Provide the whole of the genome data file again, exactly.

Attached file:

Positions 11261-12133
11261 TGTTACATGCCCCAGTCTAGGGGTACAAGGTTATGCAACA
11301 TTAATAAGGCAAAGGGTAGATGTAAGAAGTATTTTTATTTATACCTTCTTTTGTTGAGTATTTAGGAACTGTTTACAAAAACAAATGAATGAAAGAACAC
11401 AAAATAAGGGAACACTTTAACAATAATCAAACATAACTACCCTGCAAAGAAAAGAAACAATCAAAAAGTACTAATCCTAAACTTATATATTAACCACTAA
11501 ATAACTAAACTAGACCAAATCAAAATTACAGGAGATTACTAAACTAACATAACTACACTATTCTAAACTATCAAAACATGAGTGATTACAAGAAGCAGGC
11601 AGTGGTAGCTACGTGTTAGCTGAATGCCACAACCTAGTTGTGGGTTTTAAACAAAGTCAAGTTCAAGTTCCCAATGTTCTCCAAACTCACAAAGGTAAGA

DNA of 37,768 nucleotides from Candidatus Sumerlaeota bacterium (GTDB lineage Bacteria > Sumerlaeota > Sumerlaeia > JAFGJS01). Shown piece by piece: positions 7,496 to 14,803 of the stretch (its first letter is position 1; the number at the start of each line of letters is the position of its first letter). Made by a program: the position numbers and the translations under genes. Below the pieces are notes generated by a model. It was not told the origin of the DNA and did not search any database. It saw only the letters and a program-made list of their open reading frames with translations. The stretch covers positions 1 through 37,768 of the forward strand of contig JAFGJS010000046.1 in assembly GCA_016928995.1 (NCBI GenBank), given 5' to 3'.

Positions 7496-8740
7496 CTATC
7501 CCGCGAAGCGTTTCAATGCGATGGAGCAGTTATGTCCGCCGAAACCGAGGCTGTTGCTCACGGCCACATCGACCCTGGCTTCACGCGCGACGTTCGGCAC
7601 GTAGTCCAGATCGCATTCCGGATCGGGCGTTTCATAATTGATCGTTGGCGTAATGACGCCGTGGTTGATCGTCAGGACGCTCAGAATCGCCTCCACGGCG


Positions 11261-12133
11261 TGTTACATGCCCCAGTCTAGGGGTACAAGGTTATGCAACA
11301 TTAATAAGGCAAAGGGTAGATGTAAGAAGTATTTTTATTTATACCTTCTTTTGTTGAGTATTTAGGAACTGTTTACAAAAACAAATGAATGAAAGAACAC
11401 AAAATAAGGGAACACTTTAACAATAATCAAACATAACTACCCTGCAAAGAAAAGAAACAATCAAAAAGTACTAATCCTAAACTTATATATTAACCACTAA
11501 ATAACTAAACTAGACCAAATCAAAATTACAGGAGATTACTAAACTAACATAACTACACTATTCTAAACTATCAAAACATGAGTGATTACAAGAAGCAGGC
11601 AGTGGTAGCTACGTGTTAGCTGAATGCCACAACCTAGTTGTGGGTTTTAAACAAAGTCAAGTTCAAGTTCCCAATGTTCTCCAAACTCACAAAGGTAAGA

DNA of 37,768 nucleotides from Candidatus Sumerlaeota bacterium (GTDB lineage Bacteria > Sumerlaeota > Sumerlaeia > JAFGJS01). Shown piece by piece: positions 7,496 to 14,803 of the stretch (its first letter is position 1; the number at the start of each line of letters is the position of its first letter). Made by a program: the position numbers and the translations under genes. Below the pieces are notes generated by a model. It was not told the origin of the DNA and did not search any database. It saw only the letters and a program-made list of their open reading frames with translations. The stretch covers positions 1 through 37,768 of the forward strand of contig JAFGJS010000046.1 in assembly GCA_016928995.1 (NCBI GenBank), given 5' to 3'.

Positions 7496-8740
7496 CTATC
7501 CCGCGAAGCGTTTCAATGCGATGGAGCAGTTATGTCCGCCGAAACCGAGGCTGTTGCTCACGGCCACATCGACCCTGGCTTCACGCGCGACGTTCGGCAC
7601 GTAGTCCAGATCGCATTCCGGATCGGGCGTTTCATAATTGATCGTTGGCGTAATGACGCCGTGGTTGATCGTCAGGACGCTCAGAATCGCCTCCACGGCG